Posted on April 5, 2019 at 6:32 PM by Kara Fleming
In our last blog post, we talked about baby wildlife. But what about the babies of the wild animal most often talked about in Weston??? If you guessed Coyote, then you guessed right. Or you read the title of the post, but we’ll give you the credit!
Breeding and Litters
Coyote breeding season is from February to March. Only the alpha male and alpha female of a pack breed. They only breed once per year, so if it doesn’t take that’s it until next year.
The female coyote’s gestation period is only 63 days. A baby coyote is called a pup and the group of pups is called a litter. The average litter size ranges from 4 to 7 pups but can be larger or smaller. Litter sizes are based on the current population and food supply. If the coyote population is large, there will be fewer pups born and if it’s small, more will be born. Sadly, most of these pups will not survive their first year of life.
Denning and Shadowing
Contrary to popular belief, the only time coyotes stay in a den is during pupping season. The pups will stay in the den until their eyes open at about 12 days old. While mom coyote is in the den taking care of her babies, dad coyote will bring food to the den site for her. He will also help protect the den from predators by standing watch. This practice is called shadowing and has been reported by trail users during this time of the year. If you are shadowed by a coyote, consider that it may just be a protective dad. The best practice is to leave the area and choose a new walking area until the pups have left the den so as not to disturb them.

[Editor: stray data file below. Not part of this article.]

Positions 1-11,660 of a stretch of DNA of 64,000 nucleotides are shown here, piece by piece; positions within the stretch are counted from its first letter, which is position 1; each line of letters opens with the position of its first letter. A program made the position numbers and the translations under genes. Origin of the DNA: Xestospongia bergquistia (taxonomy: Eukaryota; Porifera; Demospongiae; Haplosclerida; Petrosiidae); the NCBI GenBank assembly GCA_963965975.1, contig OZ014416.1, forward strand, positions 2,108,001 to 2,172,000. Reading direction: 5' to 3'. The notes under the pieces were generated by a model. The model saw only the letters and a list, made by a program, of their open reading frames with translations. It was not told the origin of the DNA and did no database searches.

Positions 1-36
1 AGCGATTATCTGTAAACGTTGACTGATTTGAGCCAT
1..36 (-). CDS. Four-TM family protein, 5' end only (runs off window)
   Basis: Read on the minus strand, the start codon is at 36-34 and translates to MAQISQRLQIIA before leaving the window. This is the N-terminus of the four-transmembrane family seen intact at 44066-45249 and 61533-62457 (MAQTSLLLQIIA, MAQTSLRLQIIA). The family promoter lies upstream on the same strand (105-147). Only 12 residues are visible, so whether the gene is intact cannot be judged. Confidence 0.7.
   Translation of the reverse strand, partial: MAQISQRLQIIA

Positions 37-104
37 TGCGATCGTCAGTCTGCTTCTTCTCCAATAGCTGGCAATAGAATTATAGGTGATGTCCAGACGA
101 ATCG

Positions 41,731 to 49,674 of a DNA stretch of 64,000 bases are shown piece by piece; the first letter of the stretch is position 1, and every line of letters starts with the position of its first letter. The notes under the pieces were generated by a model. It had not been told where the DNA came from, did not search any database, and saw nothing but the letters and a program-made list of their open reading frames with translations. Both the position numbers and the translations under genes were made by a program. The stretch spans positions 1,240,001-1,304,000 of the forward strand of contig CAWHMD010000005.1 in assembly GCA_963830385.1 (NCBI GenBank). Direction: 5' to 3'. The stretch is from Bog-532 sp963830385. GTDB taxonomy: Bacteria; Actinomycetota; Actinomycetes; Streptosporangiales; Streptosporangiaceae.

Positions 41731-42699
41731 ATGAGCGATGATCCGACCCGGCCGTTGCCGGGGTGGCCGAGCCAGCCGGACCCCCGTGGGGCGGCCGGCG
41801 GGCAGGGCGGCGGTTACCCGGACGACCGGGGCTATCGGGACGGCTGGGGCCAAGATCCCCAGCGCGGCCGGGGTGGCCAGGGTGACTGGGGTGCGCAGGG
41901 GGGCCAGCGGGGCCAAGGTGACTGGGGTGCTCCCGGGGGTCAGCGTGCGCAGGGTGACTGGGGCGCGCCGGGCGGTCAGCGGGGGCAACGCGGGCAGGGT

Learning the Hunt
In about six weeks, pups will begin traveling short distances with the adults. By summer’s end, pups will be hunting on their own and will eventually find their own territories.
Living with Coyotes
Did you miss the presentation about coyotes by Project Coyote's John Maguranis? Weston Media Center
didn't and lucky you, you can watch it online
In all seriousness, this is a fantastic presentation that aims to help people better understand coyotes and their behaviors.